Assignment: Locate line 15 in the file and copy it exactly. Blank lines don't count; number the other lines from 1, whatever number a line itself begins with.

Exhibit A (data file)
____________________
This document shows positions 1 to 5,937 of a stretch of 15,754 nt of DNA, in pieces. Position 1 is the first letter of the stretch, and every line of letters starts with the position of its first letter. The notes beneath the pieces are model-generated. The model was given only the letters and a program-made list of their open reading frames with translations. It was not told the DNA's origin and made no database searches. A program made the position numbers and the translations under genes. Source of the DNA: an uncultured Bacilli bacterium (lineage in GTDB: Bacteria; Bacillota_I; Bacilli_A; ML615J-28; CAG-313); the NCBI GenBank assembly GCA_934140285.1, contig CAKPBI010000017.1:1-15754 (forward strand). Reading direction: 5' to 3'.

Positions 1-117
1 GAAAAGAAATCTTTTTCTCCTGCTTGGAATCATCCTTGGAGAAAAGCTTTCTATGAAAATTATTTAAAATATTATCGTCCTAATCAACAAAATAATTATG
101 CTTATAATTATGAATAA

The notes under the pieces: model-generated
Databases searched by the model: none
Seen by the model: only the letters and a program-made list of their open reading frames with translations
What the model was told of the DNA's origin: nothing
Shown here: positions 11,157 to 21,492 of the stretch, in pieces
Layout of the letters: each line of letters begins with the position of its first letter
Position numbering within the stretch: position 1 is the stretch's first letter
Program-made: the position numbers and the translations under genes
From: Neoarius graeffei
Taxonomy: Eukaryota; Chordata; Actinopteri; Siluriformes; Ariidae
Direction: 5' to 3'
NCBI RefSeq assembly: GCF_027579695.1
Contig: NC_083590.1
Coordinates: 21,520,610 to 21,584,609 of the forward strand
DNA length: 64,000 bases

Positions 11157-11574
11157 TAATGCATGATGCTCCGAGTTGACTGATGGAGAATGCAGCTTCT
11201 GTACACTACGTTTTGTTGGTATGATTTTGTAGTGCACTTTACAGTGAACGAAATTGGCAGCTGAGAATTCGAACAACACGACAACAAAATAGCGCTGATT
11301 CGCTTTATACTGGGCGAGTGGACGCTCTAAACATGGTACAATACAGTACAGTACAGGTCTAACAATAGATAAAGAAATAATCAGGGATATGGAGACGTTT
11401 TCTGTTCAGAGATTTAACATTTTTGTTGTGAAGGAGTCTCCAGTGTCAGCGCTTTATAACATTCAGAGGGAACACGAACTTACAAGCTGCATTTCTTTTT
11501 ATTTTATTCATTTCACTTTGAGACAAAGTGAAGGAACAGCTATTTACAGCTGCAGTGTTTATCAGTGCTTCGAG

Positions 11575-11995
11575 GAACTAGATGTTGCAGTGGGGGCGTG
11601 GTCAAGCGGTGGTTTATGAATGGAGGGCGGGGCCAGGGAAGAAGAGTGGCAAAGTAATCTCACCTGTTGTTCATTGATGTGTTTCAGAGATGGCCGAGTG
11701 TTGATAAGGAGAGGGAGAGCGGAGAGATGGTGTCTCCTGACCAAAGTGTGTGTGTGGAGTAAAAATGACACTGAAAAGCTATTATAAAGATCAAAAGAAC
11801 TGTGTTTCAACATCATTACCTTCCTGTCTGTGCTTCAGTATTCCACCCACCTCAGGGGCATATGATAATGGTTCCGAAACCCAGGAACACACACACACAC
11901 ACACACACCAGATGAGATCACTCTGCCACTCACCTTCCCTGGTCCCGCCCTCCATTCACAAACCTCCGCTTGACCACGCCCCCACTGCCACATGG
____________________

Direction: 5' to 3'